Water detected around a ‘hot Jupiter’
Scientists have detected water vapor in the atmosphere of an exotic planet, six times more massive than Jupiter, outside our solar system
The international team, including scientists from Naval Research Laboratory (NRL), applied a sophisticated Doppler technique to the infrared to directly detect the planet and demonstrate the presence of water in its atmosphere.
The planet, named tau Boo b, orbits the nearby star tau Bootis and belongs to a class of exotic planets called ‘hot Jupiters’ that are not found in our solar system.
A hot Jupiter is a massive extra-solar planet that orbits very close to its parent star.
Unlike our Jupiter, which is fairly cold and has an orbital period of about 12 years, tau Boo b orbits its star every 3.3 days and is heated to extreme temperatures by its proximity to the star.
Under these conditions, water will exist as a high temperature steam. While hot Jupiters are found to be relatively common in the Galaxy, the origin and nature of these planets remains the subject of intense research.
The research team studied data collected at the WM Keck Observatory in Hawaii, using the Near Infrared Echelle Spectrograph instrument.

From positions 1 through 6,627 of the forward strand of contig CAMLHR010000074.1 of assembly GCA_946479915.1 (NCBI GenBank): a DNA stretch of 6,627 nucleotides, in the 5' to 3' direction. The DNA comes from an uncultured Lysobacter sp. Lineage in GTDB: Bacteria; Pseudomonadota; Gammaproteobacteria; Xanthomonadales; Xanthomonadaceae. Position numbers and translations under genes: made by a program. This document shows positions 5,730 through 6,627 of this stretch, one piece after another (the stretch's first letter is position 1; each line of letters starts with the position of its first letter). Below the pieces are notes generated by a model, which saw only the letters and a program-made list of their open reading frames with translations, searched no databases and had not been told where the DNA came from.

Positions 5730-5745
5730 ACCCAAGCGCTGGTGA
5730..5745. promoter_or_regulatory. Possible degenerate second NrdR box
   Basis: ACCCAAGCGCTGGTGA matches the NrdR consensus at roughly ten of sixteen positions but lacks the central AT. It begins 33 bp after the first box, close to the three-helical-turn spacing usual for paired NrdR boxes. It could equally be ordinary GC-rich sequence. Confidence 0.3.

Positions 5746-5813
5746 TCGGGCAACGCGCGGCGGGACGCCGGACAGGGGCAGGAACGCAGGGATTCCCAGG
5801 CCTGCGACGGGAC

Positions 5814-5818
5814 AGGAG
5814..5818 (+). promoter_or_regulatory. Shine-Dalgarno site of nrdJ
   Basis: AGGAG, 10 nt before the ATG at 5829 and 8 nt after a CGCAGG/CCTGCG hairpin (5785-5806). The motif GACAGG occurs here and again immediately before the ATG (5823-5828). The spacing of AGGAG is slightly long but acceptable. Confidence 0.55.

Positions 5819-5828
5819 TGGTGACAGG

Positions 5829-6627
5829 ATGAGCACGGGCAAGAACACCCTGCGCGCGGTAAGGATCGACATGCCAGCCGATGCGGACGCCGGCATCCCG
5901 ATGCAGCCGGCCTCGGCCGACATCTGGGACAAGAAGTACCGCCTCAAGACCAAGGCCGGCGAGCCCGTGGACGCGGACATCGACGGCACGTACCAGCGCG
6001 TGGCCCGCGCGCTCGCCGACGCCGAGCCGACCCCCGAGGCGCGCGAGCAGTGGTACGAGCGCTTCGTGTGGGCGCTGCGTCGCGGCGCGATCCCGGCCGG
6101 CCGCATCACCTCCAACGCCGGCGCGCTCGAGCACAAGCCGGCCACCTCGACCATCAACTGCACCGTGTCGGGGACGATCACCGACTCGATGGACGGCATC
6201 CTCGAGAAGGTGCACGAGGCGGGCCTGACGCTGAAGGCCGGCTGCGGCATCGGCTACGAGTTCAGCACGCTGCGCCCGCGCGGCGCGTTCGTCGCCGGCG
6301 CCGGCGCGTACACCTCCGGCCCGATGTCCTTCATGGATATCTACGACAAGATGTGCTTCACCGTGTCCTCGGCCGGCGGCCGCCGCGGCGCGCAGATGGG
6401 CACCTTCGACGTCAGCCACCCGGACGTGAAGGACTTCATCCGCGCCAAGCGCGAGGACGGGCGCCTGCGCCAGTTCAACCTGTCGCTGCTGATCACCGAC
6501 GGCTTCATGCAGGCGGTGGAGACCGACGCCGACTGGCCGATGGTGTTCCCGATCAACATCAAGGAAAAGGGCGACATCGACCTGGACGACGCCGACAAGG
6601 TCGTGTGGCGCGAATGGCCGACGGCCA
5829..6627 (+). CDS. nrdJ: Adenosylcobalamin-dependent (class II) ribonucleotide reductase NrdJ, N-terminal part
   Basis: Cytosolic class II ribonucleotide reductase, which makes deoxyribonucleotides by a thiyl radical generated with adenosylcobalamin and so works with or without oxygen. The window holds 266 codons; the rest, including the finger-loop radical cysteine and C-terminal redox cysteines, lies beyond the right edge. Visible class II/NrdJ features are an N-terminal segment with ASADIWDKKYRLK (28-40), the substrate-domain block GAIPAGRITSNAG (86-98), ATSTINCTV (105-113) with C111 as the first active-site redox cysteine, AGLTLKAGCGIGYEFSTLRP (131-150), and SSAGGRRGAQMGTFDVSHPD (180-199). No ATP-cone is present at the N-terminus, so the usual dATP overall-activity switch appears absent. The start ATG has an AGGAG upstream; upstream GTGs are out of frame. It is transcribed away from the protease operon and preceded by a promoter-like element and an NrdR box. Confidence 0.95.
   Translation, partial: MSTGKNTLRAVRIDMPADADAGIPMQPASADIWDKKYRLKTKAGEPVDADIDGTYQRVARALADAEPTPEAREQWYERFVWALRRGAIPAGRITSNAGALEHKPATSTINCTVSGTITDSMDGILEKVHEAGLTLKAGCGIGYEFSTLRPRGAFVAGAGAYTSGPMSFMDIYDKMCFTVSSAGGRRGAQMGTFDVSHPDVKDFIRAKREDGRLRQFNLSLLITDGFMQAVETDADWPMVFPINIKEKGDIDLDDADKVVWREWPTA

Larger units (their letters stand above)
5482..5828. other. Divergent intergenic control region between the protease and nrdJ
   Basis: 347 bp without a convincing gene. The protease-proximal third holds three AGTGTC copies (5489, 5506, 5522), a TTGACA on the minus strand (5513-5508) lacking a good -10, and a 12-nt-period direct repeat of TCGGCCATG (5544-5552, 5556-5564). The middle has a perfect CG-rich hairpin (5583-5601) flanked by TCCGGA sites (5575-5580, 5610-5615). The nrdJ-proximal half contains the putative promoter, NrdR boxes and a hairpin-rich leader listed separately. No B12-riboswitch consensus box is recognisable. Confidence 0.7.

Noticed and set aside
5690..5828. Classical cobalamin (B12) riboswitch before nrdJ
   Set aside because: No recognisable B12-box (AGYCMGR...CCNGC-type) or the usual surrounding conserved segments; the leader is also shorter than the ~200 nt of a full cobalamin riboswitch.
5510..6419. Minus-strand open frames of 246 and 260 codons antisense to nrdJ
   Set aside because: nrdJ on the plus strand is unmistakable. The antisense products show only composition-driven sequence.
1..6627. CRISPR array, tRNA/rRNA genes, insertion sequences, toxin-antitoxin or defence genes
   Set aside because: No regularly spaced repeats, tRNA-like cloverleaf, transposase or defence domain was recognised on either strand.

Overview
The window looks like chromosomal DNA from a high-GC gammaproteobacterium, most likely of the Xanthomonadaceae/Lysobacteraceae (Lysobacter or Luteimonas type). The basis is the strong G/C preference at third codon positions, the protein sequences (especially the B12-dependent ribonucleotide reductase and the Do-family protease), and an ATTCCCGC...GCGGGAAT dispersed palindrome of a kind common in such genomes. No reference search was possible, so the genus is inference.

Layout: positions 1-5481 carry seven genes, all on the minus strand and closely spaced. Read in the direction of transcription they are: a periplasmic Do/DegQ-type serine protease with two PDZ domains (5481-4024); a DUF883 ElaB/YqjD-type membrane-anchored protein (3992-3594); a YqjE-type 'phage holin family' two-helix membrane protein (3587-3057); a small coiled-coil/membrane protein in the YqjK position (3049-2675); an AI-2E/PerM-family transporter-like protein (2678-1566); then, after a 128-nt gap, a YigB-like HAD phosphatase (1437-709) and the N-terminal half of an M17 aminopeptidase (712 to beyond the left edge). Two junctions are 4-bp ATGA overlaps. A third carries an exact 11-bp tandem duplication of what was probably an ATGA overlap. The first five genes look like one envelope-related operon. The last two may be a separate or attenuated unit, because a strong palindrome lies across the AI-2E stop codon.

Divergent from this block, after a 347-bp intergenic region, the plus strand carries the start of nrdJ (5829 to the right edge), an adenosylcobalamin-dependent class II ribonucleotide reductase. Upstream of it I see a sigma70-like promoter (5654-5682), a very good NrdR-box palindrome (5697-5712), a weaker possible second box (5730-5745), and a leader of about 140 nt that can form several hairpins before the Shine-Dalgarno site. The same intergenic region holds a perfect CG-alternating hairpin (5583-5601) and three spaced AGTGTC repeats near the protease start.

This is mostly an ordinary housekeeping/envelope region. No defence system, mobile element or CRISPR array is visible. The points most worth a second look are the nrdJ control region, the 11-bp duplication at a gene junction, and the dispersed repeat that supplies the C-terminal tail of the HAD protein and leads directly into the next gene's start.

Because a hot Jupiter is too close to its star to separate the planet’s light from that of the star, the researchers adapted a Doppler technique previously used to detect low mass-ratio spectroscopic binary stars.
Application of this method to tau Boo b, however, posed a huge challenge, because the infrared radiation from the star is more than 10,000 times greater than that of the planet.
By comparing the molecular signature of water to the combined light spectrum of the planet and star, the scientists were able to measure the motion of the planet as it orbits the star and establish the presence of water vapor in the planet’s atmosphere.
The team also determined that the planet is six times more massive than Jupiter.
“The detection of water vapor in tau Boo b is an exciting and important step in understanding the composition of these exotic planets,” Dr John Carr, co-author on the research paper, said.
“Our result also demonstrates the power of this technique for measuring water and other molecules in the atmospheres of planets, giving us a new tool to study the nature and evolution of extra-solar planets,” Carr said.
Prior to this, scientists have reported detections of water for just a few other extra-solar planets.
The finding was published in The Astrophysical Journal Letters.